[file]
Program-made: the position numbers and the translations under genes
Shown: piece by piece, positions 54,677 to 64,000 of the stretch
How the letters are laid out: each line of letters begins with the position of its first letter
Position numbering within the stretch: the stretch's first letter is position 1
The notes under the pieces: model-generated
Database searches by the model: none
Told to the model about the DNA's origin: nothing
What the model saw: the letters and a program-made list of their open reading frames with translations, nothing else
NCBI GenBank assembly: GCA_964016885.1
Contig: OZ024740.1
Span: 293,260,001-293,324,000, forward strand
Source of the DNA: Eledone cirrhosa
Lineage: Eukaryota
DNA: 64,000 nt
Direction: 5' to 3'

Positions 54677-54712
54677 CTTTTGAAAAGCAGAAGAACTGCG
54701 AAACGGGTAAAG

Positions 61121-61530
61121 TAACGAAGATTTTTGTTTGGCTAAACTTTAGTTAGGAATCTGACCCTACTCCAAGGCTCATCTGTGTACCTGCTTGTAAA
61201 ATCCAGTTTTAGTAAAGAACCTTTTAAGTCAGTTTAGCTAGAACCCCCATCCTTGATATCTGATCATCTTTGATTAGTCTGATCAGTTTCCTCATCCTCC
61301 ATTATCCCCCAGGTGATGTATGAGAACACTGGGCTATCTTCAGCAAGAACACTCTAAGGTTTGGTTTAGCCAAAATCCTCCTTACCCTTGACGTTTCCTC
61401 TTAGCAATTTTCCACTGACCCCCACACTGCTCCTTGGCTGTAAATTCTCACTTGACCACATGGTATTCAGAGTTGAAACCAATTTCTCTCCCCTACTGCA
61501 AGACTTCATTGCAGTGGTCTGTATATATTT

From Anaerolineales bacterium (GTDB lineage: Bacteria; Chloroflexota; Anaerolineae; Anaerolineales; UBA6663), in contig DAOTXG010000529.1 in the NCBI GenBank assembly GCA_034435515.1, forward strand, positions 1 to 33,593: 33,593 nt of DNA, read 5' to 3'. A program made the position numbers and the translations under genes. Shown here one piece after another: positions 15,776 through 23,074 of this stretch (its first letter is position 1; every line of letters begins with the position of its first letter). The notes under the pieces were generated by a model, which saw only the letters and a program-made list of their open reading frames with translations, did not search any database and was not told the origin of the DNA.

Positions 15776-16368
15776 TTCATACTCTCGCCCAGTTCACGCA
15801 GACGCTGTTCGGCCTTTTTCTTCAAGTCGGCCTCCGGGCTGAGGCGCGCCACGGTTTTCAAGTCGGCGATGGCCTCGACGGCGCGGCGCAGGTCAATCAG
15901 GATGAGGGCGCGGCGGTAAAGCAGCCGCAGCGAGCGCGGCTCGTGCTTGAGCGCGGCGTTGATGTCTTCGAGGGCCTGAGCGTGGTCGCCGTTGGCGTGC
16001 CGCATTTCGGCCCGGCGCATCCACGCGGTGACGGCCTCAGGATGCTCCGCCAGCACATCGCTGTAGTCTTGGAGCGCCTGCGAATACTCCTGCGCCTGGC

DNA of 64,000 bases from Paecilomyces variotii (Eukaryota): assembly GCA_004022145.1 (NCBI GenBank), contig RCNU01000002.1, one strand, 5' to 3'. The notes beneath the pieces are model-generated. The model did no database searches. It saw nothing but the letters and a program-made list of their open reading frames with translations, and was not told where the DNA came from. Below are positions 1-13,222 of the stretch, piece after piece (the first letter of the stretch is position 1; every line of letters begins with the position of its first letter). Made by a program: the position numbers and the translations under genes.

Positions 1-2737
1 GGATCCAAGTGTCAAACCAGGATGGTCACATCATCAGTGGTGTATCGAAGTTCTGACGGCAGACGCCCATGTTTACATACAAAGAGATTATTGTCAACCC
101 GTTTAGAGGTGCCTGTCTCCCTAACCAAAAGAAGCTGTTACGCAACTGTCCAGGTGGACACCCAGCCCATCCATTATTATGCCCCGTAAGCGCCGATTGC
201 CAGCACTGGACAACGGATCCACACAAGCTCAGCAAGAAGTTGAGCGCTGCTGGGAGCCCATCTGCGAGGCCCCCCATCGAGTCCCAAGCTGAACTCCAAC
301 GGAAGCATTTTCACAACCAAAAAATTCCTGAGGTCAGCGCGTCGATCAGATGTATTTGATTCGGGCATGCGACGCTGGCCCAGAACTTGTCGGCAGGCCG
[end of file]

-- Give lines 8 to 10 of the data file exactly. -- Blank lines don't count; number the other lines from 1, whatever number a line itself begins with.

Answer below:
What the model saw: the letters and a program-made list of their open reading frames with translations, nothing else
NCBI GenBank assembly: GCA_964016885.1
Contig: OZ024740.1